The American Association for the Advancement of Science (AAAS) recently announced its 2021 class of fellows, 12 of whom are Rutgers professors, according to a press release.
The newly elected class includes 564 individuals from universities across the country who were chosen for their contributions to the advancement of science in society. Three Rutgers fellows discussed their thoughts on being acknowledged for their scientific contributions and research goals for the future.
Alan Goldman, a distinguished professor in the Department of Chemistry and Chemical Biology and one of the fellows, said that he is grateful for the honor and glad to be appreciated by his colleagues from Rutgers and other institutions.
Goldman’s research was recognized for its contributions to the development of catalysts in chemistry, according to the release. His laboratory studies how transition metals — like copper and iron — can be used to increase the reaction rates of otherwise inert reactions to create synthetic fuels and pharmaceuticals, he said.
“The ways that transition metals operate on organic molecules is incredibly elegant,” he said. “I think that is especially true when there are no additional complications, and the species that they are ‘dancing’ with are very simple, like C-H bonds. I love the combination of the aesthetics and the huge potential benefits to society.”
Goldman said that these potential benefits include improving the Haber-Bosch catalysis, which is used to produce a synthetic fertilizer that is widely used by the agricultural industry. This process is responsible for major carbon emissions and is a thus large contributor to climate change, he said.
His research aims to develop catalysts that use atmospheric nitrogen and water to produce ammonia, fulfilling agricultural needs while avoiding excessive carbon expenditure and providing more accessible production in remote areas, he said.
Ying Fan Reinfelder, a professor in the Department of Earth and Planetary Sciences and another 2021 fellow, said individuals must be nominated by three existing fellows in order to be considered for selection. Though she does not know who nominated her, she feels humbled and honored that they took the time to value her work, she said.
Reinfelder’s research was recognized for its examination of the geologic history of the water cycle and how its evolution over time influenced changes to the land environment. She said that understanding changes in the water cycle is important in understanding how land ecosystems may cope with change.
“My goal is to piece together, based on evidence preserved in sedimentary records and models built from first-principles, how the water cycle might have changed throughout earth history, and how it might have influenced the evolution of plants on land,” she said.
Cecile Feldman, a professor at the Rutgers School of Dental Medicine and another fellow, said the fellowship is an honor that many individuals strive for during their careers. The chosen researchers all come from diverse scientific backgrounds, which is both unusual and exciting, she said.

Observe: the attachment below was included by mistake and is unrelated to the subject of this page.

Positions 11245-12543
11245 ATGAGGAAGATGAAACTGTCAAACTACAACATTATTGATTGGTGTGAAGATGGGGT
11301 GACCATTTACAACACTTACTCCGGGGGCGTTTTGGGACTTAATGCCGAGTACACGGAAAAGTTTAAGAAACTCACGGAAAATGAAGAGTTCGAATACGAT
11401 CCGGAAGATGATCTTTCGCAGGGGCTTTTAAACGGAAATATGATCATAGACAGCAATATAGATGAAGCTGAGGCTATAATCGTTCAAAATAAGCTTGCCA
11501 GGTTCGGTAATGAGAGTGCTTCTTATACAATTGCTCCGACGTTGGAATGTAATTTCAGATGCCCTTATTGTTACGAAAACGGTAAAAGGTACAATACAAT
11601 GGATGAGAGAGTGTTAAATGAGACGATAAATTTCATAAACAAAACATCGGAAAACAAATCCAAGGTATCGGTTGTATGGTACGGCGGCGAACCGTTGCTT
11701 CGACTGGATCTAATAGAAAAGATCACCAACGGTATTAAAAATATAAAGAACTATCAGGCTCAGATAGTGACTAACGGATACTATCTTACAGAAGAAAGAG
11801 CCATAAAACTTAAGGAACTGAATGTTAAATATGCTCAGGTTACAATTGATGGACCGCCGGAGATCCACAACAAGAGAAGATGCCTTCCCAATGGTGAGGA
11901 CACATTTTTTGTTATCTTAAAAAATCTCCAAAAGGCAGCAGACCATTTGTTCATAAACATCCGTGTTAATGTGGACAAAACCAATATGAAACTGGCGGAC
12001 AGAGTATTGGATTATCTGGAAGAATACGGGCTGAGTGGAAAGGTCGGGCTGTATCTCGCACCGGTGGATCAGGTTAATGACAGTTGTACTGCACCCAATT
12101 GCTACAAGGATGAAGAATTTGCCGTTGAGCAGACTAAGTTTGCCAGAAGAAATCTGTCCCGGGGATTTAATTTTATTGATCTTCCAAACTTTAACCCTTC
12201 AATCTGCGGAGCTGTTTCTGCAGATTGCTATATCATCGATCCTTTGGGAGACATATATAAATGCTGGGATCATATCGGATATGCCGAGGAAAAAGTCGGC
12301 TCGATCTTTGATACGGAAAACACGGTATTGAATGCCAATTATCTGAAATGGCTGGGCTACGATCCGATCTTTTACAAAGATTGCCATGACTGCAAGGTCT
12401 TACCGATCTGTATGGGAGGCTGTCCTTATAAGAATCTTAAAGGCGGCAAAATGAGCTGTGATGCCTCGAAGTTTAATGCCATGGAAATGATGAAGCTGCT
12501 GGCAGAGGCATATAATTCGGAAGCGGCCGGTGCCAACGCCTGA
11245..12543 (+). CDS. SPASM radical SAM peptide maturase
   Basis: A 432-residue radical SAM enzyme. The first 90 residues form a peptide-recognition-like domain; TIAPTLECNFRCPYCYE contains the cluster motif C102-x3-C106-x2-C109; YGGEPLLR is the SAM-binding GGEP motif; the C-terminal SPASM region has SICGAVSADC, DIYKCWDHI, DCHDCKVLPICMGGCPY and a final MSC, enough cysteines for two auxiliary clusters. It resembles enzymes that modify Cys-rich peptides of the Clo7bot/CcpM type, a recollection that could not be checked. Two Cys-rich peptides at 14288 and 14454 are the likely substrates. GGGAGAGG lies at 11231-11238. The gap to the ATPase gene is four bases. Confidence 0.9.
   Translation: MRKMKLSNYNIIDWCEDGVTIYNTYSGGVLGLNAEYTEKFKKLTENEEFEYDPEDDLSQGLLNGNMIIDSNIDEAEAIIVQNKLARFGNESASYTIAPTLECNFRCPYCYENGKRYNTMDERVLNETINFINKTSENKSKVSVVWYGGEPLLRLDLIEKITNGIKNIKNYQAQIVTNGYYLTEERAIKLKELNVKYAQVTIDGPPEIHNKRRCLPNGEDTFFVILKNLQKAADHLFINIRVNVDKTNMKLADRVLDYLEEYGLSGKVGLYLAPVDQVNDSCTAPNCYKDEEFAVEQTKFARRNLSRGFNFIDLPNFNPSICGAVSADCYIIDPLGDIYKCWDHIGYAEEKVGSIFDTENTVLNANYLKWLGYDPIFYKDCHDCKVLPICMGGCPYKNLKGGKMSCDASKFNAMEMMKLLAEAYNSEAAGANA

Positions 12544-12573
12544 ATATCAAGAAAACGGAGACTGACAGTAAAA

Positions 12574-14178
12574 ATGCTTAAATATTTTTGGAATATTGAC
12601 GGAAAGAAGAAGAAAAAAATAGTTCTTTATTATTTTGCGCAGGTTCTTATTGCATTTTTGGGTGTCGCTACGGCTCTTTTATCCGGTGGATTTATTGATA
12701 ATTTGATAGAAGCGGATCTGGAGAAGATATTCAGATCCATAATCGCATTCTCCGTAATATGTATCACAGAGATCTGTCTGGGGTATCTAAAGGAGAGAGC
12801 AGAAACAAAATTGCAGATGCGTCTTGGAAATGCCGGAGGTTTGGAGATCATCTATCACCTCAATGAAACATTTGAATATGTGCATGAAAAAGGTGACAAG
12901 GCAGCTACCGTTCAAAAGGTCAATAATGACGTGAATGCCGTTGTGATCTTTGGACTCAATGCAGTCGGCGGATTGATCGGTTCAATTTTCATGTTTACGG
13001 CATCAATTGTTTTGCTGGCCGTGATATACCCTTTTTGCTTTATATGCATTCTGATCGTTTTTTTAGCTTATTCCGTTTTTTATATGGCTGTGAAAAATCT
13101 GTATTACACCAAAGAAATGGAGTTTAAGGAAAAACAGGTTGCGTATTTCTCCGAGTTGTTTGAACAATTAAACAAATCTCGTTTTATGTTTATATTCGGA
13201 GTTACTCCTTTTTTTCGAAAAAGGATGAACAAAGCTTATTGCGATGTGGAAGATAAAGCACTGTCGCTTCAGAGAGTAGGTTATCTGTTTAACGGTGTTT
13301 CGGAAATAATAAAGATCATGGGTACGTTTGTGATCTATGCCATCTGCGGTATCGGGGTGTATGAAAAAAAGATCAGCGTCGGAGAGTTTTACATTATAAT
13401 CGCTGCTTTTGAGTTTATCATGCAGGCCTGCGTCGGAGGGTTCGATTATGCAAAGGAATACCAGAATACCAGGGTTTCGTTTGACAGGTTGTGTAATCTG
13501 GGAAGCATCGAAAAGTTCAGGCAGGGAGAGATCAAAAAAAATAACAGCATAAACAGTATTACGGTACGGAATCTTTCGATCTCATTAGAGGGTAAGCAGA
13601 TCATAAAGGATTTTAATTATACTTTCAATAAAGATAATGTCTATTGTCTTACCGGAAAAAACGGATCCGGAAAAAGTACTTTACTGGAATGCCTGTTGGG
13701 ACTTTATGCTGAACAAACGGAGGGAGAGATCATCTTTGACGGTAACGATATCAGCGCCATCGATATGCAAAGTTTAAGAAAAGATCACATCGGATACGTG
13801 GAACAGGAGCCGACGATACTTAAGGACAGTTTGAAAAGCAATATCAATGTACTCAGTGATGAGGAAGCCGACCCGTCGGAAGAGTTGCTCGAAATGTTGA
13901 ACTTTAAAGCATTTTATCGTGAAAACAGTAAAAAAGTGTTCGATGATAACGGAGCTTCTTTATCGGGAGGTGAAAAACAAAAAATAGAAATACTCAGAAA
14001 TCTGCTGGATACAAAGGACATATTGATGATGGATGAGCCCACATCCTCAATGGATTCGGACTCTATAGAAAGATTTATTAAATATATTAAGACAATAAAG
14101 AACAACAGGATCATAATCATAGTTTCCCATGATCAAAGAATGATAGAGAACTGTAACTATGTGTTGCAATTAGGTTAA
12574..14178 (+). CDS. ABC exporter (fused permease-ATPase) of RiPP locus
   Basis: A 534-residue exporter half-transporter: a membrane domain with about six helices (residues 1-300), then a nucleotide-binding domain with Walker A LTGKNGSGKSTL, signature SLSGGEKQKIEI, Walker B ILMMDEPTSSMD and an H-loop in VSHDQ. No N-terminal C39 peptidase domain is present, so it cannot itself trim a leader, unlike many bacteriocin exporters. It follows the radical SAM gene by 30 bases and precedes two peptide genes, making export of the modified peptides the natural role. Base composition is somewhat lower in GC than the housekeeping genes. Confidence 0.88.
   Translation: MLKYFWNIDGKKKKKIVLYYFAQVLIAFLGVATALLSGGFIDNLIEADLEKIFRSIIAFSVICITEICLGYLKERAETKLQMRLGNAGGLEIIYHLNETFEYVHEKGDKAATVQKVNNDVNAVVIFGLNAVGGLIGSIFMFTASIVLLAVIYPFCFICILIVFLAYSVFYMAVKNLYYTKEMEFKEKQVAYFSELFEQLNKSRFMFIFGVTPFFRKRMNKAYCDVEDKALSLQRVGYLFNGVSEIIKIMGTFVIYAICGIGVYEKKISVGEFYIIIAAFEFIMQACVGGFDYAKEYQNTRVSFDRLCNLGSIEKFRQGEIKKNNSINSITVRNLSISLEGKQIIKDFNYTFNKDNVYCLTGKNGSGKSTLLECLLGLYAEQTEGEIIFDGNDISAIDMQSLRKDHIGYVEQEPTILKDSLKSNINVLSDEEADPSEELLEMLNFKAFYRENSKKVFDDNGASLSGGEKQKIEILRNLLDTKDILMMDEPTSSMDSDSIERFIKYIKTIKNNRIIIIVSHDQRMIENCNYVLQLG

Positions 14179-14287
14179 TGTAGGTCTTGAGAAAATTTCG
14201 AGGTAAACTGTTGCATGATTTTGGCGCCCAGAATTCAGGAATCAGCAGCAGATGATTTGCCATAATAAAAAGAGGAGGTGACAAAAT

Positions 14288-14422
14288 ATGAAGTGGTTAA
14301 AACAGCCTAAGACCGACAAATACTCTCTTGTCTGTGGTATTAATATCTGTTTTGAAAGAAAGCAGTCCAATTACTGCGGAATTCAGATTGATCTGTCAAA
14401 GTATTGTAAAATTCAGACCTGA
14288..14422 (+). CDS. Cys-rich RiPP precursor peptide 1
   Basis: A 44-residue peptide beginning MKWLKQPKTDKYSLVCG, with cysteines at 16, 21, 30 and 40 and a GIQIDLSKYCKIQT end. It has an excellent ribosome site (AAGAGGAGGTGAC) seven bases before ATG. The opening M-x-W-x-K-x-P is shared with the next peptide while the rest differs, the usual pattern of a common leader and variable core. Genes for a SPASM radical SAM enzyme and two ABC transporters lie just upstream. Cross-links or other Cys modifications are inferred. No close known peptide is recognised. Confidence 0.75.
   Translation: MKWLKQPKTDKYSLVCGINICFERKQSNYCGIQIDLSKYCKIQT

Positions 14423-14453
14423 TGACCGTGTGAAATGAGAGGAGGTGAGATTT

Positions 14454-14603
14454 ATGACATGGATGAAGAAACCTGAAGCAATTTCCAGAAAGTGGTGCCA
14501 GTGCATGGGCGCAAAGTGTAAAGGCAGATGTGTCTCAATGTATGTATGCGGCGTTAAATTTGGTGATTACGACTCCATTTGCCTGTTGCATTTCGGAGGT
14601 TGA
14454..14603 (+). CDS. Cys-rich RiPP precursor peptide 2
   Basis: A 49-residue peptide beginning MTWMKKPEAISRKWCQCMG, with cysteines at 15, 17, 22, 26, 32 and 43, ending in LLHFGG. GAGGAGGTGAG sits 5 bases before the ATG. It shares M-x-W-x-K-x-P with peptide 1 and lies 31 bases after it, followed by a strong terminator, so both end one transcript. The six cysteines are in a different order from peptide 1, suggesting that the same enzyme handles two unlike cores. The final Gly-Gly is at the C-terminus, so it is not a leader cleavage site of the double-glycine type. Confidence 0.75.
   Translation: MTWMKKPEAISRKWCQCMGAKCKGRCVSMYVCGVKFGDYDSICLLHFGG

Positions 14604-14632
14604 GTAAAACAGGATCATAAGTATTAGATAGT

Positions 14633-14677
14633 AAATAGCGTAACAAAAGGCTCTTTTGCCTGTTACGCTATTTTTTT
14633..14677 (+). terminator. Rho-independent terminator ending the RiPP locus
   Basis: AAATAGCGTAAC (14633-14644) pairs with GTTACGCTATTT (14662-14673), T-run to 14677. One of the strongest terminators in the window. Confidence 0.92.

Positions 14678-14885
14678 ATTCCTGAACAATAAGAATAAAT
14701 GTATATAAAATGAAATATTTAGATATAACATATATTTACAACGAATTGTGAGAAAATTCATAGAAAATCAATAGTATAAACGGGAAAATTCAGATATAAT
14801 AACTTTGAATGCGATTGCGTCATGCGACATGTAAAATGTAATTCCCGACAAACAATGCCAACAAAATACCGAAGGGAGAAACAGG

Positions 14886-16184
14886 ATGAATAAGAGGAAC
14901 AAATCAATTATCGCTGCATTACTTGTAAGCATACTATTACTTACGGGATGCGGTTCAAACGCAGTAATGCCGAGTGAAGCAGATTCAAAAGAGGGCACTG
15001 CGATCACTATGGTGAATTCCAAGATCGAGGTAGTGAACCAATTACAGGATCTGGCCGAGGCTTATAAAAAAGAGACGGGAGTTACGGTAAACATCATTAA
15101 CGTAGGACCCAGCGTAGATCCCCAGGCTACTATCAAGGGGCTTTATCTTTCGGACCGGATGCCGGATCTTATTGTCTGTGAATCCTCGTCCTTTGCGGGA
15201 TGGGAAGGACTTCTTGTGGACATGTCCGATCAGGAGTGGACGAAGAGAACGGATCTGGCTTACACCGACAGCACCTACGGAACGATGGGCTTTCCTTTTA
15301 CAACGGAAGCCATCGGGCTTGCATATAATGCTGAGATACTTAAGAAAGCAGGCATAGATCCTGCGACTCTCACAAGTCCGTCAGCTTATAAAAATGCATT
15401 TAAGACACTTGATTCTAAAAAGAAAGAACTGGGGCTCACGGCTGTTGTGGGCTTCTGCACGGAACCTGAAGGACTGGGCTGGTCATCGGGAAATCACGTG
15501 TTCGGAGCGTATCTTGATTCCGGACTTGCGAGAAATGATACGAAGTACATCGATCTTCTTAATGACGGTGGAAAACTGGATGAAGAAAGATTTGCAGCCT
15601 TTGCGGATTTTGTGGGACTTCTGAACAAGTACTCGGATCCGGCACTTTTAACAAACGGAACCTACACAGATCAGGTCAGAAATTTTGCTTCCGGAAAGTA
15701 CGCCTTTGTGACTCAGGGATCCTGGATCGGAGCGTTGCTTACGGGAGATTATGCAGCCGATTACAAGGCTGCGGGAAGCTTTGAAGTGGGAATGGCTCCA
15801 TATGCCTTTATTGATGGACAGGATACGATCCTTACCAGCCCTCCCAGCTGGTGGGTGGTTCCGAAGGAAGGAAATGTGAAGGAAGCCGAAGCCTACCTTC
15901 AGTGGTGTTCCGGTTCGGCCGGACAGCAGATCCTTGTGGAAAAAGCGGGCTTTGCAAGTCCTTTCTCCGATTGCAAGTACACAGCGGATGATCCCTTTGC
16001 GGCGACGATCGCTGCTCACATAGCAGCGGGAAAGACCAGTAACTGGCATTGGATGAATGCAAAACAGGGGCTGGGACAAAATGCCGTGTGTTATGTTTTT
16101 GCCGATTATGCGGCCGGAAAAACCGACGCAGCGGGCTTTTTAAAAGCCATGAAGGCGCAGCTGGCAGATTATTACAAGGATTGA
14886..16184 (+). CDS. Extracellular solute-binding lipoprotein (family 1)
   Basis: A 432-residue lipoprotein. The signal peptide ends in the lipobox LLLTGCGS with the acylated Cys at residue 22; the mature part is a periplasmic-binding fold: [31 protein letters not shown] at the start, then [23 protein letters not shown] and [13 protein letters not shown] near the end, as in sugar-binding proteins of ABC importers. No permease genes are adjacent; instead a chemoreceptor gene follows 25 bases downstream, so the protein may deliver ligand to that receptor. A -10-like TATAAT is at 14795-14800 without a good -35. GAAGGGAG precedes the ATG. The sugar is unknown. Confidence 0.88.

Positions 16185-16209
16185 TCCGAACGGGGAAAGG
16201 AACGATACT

“The Association is really kind of unusual in that it covers all different kinds of scientific disciplines,” she said. “So it certainly makes it really exciting to be a part of the organization and helping to really move forward, advocating for scientists.”
Her work was showcased for addressing contemporary issues facing dental education, research and delivery of rural health care, according to the release. She said that her research primarily has two aspects: improving dental education programs and research.
Feldman said that she is currently running clinical trials to determine the effectiveness of over-the-counter painkillers in comparison to opioid painkillers. By doing so, she hopes to prevent unnecessary opioid prescription in the dentistry field, and therefore partially address the opioid crisis and related deaths, she said.
She also said that her research may be applicable to other areas of health care, but it may not yet provide a conclusive answer regarding the usage of one type of painkiller over the other. Though, emerging research has demonstrated that non-opioid painkillers are better than their opioid counterparts in some cases, she said.
Goldman said that while there are many scientific questions that remain unsolved, it is important to recognize those that have been answered, such as the existence of atoms or the minimal risks and many benefits of coronavirus disease (COVID-19) vaccines.
Feldman said that she also values the AAAS for its mission to advance and advocate for scientific causes, especially since she believes there was a lack of evidence-based decision-making during the country’s previous administration, which resulted in issues regarding the pandemic.
“Having an association that's out there advocating for science, trying to get people to understand how important it is to do things that are evidence-based … and communicating things in a way that the public can understand is something that's extremely important,” she said.